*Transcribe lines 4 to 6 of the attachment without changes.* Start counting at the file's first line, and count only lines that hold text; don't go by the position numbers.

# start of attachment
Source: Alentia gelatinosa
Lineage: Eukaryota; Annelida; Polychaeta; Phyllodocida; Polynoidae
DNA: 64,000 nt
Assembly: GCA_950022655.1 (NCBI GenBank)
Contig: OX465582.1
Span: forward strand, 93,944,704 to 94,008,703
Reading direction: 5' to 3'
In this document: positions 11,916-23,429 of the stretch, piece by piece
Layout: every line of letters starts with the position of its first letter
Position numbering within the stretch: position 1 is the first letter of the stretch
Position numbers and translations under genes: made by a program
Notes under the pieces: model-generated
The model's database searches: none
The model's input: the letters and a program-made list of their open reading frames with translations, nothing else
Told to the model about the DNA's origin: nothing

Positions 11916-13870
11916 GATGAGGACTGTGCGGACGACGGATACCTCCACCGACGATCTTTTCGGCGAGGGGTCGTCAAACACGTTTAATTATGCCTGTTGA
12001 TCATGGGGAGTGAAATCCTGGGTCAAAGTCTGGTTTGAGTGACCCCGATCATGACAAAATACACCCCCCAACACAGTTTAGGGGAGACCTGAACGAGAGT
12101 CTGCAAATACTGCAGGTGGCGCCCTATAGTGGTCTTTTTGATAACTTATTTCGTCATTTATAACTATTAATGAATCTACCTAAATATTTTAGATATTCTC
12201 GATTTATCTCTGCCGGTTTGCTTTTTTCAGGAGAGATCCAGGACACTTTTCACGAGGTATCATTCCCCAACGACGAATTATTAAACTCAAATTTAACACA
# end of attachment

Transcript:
Assembly: GCA_950022655.1 (NCBI GenBank)
Contig: OX465582.1
Span: forward strand, 93,944,704 to 94,008,703